Students Speak — You CAN Take It With You!


Students Speak – You CAN Take It With You!
by Jen Richrath, Illinois Central College

At the end of a writing course, I often strive to remind students that all the work they did is not only applicable within a composition classroom.  I ask them this question: “What is at least one thing you learned in this composition class that you will take with you and use in other classes and/or ‘real world’ situations?”  I’d like to share some of their responses in an effort to continuously check-in with the student perspective and keep their voices an important element in the choices we make every day.  Here is what they said:

–What I’ve learned in this class can probably be used in any sort of working environment.  My career at present is in childcare, so organization and focus are always a plus.  Being able to speak and write in an orderly manner will always be important to maintain professionalism.  Lastly, learning from my mistakes is something I will continue…and it’s something this class has given me the opportunity to practice.

–I learned to write in a wide variety of formats, such as reflective, informative, and persuasive.  I can use this knowledge to write more effectively in other classes, to better communicate within an office environment, and to maintain a professional tone in emails.

–One thing I learned in this class that I feel I can use in other classes and the real world is to focus on who my audience is.  If I remember to whom I’m writing in the future, I will be able to better articulate my points.  This will help me with future employers to focus on what they need from me.  Another thing I learned is to avoid procrastination.  It’s important to take time to think about what I want to say so it is well written.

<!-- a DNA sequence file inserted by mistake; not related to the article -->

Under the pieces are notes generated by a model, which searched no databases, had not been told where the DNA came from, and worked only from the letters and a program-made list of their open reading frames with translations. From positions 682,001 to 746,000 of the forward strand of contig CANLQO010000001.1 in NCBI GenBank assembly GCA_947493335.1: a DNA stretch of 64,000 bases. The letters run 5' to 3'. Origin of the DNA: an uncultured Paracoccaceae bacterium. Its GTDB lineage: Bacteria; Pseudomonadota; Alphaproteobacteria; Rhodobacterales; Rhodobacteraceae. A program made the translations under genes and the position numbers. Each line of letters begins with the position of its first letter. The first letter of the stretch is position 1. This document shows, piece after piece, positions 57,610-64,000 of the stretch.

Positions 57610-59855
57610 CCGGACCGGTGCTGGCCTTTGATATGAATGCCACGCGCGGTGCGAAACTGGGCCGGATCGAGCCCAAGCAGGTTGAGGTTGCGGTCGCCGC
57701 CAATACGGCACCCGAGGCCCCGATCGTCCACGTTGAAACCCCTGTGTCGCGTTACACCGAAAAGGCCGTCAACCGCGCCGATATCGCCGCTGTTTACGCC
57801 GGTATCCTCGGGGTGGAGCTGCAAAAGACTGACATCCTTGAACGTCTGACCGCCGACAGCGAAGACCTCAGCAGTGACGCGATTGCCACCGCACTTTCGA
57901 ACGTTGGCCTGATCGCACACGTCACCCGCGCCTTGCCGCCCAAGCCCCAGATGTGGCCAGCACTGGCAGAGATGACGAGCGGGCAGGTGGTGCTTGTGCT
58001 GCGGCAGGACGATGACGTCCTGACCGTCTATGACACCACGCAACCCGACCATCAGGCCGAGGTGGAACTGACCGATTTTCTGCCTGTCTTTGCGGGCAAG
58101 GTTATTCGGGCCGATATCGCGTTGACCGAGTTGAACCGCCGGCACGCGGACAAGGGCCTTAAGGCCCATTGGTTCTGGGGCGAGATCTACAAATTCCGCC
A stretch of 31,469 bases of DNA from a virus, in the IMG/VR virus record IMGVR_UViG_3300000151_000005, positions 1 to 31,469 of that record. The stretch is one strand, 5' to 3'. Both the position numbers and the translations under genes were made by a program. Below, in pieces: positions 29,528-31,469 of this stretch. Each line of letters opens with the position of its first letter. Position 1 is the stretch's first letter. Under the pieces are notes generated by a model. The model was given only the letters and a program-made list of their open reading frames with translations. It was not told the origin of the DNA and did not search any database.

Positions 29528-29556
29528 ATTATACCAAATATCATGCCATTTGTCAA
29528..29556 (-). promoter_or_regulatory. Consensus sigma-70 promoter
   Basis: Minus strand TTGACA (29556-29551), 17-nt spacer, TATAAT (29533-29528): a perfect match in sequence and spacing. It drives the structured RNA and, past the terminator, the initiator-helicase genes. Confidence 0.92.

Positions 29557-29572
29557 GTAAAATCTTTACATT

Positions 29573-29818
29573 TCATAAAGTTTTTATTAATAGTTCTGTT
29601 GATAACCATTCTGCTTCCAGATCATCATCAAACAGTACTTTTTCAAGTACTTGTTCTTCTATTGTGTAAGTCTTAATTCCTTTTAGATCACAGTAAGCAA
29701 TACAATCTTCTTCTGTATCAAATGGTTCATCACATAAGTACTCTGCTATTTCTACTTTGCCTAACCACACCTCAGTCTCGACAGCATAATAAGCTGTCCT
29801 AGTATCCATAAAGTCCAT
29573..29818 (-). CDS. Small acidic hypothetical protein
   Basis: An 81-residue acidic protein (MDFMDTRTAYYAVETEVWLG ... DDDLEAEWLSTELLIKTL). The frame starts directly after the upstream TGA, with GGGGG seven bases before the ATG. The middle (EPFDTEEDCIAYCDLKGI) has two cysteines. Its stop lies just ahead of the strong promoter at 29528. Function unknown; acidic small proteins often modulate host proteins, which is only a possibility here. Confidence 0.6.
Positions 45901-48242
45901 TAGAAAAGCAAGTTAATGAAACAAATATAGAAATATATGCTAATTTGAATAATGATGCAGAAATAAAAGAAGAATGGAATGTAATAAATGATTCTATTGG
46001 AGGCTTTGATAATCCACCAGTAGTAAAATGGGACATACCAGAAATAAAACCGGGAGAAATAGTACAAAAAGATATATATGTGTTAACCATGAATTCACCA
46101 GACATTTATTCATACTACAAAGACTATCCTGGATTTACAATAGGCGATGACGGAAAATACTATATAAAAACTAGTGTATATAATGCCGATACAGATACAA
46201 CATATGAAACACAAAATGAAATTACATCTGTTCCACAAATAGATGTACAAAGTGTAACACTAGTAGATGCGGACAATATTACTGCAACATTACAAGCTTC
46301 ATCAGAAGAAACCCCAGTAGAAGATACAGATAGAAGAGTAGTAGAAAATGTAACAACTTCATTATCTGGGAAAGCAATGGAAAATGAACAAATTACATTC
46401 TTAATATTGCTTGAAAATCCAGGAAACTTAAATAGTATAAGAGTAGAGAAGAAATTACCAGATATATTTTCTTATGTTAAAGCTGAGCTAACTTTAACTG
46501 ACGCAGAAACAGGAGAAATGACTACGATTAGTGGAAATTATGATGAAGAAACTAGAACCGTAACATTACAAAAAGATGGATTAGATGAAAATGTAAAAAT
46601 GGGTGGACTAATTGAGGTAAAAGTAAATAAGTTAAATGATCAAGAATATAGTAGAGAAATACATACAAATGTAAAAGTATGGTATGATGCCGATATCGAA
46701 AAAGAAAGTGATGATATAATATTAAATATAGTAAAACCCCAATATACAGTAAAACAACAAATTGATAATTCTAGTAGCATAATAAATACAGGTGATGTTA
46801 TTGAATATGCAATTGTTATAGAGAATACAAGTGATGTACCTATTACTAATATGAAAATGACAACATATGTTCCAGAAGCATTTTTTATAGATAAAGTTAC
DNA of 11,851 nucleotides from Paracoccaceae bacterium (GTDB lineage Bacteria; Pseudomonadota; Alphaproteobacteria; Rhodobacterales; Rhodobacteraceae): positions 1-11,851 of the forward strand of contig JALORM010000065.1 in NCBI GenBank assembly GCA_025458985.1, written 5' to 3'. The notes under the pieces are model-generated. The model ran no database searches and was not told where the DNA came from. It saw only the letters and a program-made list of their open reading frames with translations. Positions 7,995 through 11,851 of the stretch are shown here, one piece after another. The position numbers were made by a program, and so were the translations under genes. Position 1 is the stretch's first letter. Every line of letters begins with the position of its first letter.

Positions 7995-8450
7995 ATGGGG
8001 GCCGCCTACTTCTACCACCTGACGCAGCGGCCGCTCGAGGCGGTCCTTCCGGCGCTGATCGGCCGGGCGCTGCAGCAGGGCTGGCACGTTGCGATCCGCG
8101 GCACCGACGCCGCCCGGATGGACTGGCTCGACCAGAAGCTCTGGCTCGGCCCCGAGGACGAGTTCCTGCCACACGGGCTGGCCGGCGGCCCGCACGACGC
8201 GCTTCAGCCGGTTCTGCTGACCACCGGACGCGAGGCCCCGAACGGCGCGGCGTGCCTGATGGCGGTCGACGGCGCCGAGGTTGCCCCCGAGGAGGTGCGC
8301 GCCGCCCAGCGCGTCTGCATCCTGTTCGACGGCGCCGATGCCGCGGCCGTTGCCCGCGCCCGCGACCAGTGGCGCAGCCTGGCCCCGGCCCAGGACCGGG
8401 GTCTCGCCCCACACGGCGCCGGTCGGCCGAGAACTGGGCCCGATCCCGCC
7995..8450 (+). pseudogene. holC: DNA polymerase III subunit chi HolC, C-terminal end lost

–A few things I learned would be considering the different formatting necessary for different types of writing.  I can see how thinking about argument and persuasive techniques could be useful in the workplace.  And, something I will use in future classes is the ability to organize my ideas.  Even if I’m just answering an essay question on an exam, the more organized I am, the better I will be able to defend my points.

–I’m so much better at getting started.  I don’t just stare at a blank screen anymore—I have invention tools to help me get what’s in my head onto the page!  I’ve learned confidence in this class that I have something to say, and now I’m much more comfortable saying it.

–Before I began English 110, I didn’t know what Microsoft Word was.  I had heard of it and had seen it posted in job wanted ads.  I even thought about lying and saying I was familiar with it on job applications; thank goodness I didn’t.  In the beginning of class, I was writing my drafts by hand on paper due to the fact that I couldn’t even open a blank document.  Once I started using Word to write my papers, I quickly learned what a valuable tool it was.  I even dabbled in Microsoft Publisher to create a brochure this semester, so now importing/exporting pictures and changing colors/types of lettering are in my wheelhouse as well!  I feel like I can communicate so much better in school and the work world with these skills.

–To choose one specific thing that would be the most beneficial to my life is difficult because they all enhanced my writing and speaking. I took the time to sit down and work on my phrasing, source citing, grammar, and interview skills.  Each one of those areas helped me to complete more fluent and credible work.  I’m a better communicator, and that skill will be something that helps in all aspects of life.

And so, my take away was one that assured me that the students can actually see that the skills they learn in an English class aren’t left behind as the door closes on the last day.  They can see the usefulness of the skills they honed.  My hope is that they will be haunted by my voice in their heads  (just call me “the ghost of comp classes past”) during all those future communication opportunities.  😉

Be heard!  (Ask your students questions, and tell me their answers!  I’d love more contributions for the “Students Speak” area!)
Are you interested in contributing to the Midwest Messenger?
Send submissions to:
Jen Richrath, Midwest Messenger Editor
[email protected]

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